Claims to Guaranteeing a Party's Performance of an Online Transaction Were Invalid Under Section 101

buySAFE, Inc. v. Google, Inc., 765 F.3d 1350 (Fed. Cir. Sept. 5, 2014) (TARANTO and Hughes) (D. Del.: Stark) (3 of 5 stars)


Federal Circuit affirms judgment on the pleadings that claims are invalid under section 101. The claims covered methods and machine-readable media encoded to perform steps for guaranteeing a party's performance of its online transaction. They were patent-ineligible under the Supreme Court's two-step inquiry from Mayo and Alice, under which a claim falls outside section 101 if (a) it is "directed to" an abstract idea, and (b) "'the additional elements' do not supply an 'inventive concept' in the physical realm of things and acts—a 'new and useful application' of the ineligible matter in the physical realm—that ensures that the patent is on something 'significantly more than' the ineligible matter itself." Slip op. at 6 (quoting Alice, 134 S. Ct. 2347, 2355, 2357 (2014)).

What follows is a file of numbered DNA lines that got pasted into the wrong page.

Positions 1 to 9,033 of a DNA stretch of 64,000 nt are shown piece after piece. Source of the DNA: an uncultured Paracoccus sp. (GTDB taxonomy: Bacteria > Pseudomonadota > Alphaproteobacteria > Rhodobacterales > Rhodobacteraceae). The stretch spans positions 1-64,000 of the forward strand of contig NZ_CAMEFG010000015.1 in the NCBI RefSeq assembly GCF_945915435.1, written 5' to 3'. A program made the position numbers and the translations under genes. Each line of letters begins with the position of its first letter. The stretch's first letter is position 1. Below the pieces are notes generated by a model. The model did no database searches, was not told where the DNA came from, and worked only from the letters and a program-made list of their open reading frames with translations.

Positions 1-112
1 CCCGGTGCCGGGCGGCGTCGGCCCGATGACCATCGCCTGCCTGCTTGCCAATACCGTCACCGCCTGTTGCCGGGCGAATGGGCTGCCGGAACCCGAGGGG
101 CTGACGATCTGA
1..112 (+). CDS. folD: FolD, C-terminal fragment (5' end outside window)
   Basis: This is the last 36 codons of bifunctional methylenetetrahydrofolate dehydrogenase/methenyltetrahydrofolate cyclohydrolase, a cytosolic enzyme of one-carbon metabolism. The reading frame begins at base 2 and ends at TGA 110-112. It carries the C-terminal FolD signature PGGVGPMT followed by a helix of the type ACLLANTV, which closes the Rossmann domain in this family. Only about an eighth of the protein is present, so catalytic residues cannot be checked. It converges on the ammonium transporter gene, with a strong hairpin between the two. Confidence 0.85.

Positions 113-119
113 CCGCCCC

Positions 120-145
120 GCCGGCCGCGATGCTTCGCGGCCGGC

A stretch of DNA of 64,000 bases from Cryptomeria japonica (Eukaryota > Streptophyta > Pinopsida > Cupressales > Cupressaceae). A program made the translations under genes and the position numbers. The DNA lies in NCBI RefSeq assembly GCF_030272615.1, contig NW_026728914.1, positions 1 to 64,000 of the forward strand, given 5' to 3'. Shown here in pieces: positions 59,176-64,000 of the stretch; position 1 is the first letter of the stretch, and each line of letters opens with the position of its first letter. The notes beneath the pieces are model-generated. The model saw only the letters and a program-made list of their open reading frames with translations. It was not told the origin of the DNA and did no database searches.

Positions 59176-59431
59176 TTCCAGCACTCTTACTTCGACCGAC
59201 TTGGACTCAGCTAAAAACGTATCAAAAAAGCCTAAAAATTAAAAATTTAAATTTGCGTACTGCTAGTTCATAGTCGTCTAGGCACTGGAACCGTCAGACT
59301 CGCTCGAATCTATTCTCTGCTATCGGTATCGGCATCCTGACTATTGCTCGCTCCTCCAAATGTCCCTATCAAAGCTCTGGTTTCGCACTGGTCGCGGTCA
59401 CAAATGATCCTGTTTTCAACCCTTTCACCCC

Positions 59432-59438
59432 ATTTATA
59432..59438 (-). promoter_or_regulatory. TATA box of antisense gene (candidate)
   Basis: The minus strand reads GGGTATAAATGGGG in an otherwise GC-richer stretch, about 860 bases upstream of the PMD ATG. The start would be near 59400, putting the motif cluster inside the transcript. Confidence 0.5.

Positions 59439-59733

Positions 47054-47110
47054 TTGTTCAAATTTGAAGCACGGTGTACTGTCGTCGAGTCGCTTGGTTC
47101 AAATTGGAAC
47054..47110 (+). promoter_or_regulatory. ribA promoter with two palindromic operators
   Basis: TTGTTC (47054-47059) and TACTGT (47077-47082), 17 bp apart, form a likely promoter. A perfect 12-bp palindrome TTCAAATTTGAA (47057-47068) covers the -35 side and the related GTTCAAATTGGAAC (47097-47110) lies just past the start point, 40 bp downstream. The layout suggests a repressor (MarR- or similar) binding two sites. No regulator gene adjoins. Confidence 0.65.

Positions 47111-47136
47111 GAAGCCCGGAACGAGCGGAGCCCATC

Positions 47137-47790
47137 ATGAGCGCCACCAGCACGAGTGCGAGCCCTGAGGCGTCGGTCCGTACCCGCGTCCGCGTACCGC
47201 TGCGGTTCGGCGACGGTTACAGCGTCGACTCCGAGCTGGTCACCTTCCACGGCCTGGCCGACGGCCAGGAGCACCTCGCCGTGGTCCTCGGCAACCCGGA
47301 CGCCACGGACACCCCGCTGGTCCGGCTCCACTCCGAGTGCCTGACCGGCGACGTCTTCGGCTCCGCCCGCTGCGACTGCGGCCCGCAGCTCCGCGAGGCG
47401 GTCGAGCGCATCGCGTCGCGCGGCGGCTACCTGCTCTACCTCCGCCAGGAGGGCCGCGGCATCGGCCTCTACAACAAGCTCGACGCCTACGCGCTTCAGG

"The claims in this case do not push or even test the boundaries of the Supreme Court precedents under section 101." Id. at 8-9. First, they were directed to an abstract idea because they were "squarely about creating a contractual relationship—a 'transaction performance guaranty'—that is beyond question of ancient lineage." Id. at 9. Dependent claims limited to particular types of familiar relationships were still abstract. Second, the claims' invocation of computers added no inventive concept. "The computer functionality is generic—indeed, quite limited: a computer receives a request for a guarantee and transmits an offer of guarantee in return. There is no further detail. That a computer receives and sends the information over a network—with no further specification—is not even arguably inventive."